• This field is for validation purposes and should be left unchanged.
  • Earth.Org Newsletters

    Get focused newsletters especially designed to be concise and easy to digest

  • This field is for validation purposes and should be left unchanged.

How Climate Change Is Harming Indigenous Farming in the Philippines

CRISIS - Viability of Life on Earth by Denise Ramos Asia Sep 4th 20234 mins
How Climate Change Is Harming Indigenous Farming in the Philippines

The Philippines is well known for its homegrown produce reaped by its indigenous communities. With the archipelago’s favourable climate, fresh summer fruit and vegetables are known to harvest well in the country. Nonetheless, the rapidly intensifying climate crisis is threatening even the most reliable harvests grown through traditional indigenous farming methods.

Indigenous Farming in the Philippines

The Philippines thrives on its agriculture and rural communities, with its agricultural sector generating 9.6% of the country’s gross domestic product in 2021. Despite donning a large value of 1.76 trillion Philippine pesos (US$31 billion), the agricultural sector shoulders a variety of indigenous groups that practise an even wider array of farming methods. A case study by the International Labour Organization (ILO) showcased the extensive farming techniques adopted in different regions of the country.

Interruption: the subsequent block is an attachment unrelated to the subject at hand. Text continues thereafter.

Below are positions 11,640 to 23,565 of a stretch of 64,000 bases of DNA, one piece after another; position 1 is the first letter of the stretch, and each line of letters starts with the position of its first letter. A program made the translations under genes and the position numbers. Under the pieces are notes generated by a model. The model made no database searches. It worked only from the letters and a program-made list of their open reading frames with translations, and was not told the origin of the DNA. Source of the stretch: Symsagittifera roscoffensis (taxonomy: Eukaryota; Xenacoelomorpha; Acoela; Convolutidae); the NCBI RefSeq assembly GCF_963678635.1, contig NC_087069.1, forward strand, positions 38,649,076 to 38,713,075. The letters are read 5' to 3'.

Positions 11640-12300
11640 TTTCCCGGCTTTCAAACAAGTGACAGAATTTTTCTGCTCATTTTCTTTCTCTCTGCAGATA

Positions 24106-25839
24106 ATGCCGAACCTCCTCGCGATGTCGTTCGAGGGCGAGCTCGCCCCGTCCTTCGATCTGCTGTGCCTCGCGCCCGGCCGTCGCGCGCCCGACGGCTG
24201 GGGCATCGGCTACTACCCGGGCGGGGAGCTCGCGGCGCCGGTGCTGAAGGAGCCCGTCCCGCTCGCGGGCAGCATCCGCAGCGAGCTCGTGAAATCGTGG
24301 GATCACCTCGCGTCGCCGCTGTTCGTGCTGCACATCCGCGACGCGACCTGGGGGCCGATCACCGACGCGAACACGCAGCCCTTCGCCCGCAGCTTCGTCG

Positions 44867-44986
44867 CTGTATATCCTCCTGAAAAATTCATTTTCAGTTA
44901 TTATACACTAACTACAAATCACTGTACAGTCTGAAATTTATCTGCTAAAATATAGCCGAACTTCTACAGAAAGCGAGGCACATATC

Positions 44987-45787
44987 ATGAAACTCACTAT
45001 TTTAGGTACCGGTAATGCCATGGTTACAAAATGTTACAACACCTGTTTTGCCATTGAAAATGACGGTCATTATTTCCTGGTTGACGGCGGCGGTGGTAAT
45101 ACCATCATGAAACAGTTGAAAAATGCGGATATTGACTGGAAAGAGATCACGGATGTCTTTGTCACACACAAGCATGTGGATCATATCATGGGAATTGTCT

Ifugao, a province located in Luzon, practises farming systems like wall-terracing, dike construction, and composting enrichment planting. These sustainable practices are also economically advantageous for farmers themselves. For example, as shown in a 2019 research study, wall-terracing can improve the livelihoods of farmers due to the well-grown produce that can be harvested on the terrace walls.

The Atis, an indigenous group residing on the island of Panay, adopt the practice of contour farming. This method can maximise the productivity of steep slopes on grassland, as it prevents soil erosion and properly sustains yields. 

In contrast, industrial agriculture has adopted unsustainable techniques, including exploiting chemicals and fertilisers on soil, the development of genetically modified crops, and overproduction. These farming methods have intensified as the global corporate agribusiness agenda has flourished, forcing small-scale local farmers out of business due to the rising costs and lowered market prices from mass-produced goods.